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What geographical area does PCF cover? Is it only Pasadena?

No, it’s the greater Pasadena area, including all the communities that border Pasadena.

Can you give some examples of organizations to whom you make grants?

In general, we cover six areas of interest locally: arts and culture, education, environment, health, youth and human services, with a special emphasis on the elderly. Individuals leave bequests for seniors to our organization, we invest the money and create a perpetual fund. The Eaton Endowment, for example,  is part of PCF’s senior grants program to aid seniors in need through such organizations as the Senior Care Network at Huntington Hospital, Meals on Wheels, the Pasadena Senior Center and Pasadena Villa, to name a few. But this is just one example. Others leave bequests for a variety of different uses, which we invest to create perpetual sources of support for whatever group or institution they’re particularly passionate about and wish to support.

Do you do any work with those who might want to volunteer their time to help these charitable groups?

No. We’re really a grant-maker and funder. We read applications, we do site visits, we meet the executive directors of local nonprofits. We concentrate on having very strong relationships with local nonprofits and our community in general, so we know who is really doing a good job, and what kind of impact they’re making on the local community. We focus on those who are making a difference right now in any area of interest.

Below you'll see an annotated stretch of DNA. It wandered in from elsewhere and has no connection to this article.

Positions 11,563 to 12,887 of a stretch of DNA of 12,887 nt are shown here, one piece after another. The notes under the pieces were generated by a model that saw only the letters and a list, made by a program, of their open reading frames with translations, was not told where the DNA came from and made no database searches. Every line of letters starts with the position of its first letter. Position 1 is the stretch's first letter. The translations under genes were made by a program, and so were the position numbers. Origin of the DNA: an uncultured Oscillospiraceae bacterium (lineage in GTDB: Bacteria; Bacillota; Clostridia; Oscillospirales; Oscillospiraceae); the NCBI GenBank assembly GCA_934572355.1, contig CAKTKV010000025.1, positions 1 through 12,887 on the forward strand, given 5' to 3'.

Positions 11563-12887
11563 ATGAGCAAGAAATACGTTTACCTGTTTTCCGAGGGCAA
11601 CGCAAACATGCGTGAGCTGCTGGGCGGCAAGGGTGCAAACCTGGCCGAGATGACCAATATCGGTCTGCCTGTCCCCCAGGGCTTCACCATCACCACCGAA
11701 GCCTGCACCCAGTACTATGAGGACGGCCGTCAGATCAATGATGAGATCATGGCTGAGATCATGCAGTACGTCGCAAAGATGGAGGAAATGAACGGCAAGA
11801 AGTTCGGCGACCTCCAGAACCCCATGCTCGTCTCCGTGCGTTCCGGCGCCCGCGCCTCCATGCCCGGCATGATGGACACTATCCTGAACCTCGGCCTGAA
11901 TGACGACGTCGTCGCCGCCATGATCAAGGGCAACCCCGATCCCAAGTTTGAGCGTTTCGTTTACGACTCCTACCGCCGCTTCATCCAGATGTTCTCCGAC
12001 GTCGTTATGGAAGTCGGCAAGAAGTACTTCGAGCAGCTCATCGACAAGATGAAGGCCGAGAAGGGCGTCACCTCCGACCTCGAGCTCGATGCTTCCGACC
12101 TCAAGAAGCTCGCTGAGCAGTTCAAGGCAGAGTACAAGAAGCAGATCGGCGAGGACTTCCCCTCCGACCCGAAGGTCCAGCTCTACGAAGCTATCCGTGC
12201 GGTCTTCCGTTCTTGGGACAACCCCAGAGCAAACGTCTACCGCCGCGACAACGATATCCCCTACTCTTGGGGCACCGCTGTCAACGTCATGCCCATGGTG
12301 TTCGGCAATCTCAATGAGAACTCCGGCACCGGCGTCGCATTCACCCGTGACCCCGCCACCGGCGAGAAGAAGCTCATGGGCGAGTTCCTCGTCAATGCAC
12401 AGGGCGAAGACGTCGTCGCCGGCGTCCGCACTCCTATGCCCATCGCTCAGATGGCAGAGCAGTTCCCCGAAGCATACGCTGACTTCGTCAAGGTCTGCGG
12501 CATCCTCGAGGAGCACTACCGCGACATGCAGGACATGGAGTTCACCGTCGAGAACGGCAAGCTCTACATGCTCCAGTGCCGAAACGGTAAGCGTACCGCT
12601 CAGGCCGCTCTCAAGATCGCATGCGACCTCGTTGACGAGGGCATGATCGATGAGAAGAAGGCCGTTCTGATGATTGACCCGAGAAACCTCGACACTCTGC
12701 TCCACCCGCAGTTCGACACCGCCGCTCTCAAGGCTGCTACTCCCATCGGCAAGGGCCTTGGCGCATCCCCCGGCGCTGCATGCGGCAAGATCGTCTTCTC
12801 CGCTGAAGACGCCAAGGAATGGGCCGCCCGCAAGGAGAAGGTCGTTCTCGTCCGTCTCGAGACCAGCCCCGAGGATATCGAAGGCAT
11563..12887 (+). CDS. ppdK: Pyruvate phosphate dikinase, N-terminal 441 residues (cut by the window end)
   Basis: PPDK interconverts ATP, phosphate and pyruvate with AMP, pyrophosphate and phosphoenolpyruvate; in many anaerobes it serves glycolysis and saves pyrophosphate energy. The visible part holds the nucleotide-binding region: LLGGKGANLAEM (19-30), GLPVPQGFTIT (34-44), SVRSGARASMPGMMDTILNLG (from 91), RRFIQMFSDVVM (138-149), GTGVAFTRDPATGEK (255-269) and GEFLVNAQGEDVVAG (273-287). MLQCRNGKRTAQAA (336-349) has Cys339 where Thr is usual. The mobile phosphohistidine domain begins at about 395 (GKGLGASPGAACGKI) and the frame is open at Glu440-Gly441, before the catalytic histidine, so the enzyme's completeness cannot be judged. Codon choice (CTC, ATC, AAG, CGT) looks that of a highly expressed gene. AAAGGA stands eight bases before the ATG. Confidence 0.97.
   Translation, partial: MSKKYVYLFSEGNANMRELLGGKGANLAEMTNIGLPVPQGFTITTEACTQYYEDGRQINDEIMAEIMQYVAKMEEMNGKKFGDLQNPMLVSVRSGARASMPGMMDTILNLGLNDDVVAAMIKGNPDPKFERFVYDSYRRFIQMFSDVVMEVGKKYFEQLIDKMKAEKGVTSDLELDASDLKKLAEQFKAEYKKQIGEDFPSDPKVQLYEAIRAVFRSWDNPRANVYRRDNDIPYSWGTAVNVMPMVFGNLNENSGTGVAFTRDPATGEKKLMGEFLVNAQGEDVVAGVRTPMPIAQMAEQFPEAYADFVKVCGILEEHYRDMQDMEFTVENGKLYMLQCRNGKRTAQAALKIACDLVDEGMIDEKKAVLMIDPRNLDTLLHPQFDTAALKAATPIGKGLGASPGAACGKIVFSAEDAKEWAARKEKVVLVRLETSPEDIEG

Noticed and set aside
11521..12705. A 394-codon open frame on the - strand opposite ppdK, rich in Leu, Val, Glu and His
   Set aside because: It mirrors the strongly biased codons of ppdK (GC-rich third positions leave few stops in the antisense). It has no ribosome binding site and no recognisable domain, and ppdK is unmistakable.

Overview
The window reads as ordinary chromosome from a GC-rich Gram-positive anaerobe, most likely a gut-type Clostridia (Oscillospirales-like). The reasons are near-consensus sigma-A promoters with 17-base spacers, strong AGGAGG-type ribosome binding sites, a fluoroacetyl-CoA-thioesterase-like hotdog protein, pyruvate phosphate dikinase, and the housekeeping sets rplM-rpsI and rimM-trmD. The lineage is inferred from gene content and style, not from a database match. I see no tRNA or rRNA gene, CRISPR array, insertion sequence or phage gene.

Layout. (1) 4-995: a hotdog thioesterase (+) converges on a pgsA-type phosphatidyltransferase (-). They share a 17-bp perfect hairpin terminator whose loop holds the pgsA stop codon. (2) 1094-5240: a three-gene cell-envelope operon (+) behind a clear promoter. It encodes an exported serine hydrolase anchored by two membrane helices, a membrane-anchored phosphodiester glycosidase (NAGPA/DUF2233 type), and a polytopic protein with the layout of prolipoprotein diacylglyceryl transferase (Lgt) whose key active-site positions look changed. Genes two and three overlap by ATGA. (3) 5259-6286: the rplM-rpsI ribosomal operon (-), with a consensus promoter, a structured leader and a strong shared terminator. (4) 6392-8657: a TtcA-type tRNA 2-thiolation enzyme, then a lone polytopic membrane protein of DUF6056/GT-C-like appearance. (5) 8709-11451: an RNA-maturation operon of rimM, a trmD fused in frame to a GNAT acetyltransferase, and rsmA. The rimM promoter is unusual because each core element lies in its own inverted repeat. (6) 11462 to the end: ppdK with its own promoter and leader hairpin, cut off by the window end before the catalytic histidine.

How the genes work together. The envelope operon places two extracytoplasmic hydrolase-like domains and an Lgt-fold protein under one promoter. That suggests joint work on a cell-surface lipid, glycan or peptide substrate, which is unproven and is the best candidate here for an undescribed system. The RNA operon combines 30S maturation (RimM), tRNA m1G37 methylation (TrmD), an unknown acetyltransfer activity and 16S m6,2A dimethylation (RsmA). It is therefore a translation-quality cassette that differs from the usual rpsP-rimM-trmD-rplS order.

How did you manage to distribute nearly all of Ms. Eaton’s original bequest and still have $1.5 million left, and growing, in her endowment?

We have $64.5 million in 300 different charitable funds that we manage through a Vanguard stock and bond portfolio. We have an extremely sophisticated finance investment committee on our board that oversees the Vanguard [investments]. They are all volunteers. For example, one of our investment committee volunteers is Sandra Ell, who was the chief investment officer for Caltech for many years. Now she volunteers helping with our investments. We make distributions every year from the earnings of our funds.

Who typically donates to PCF?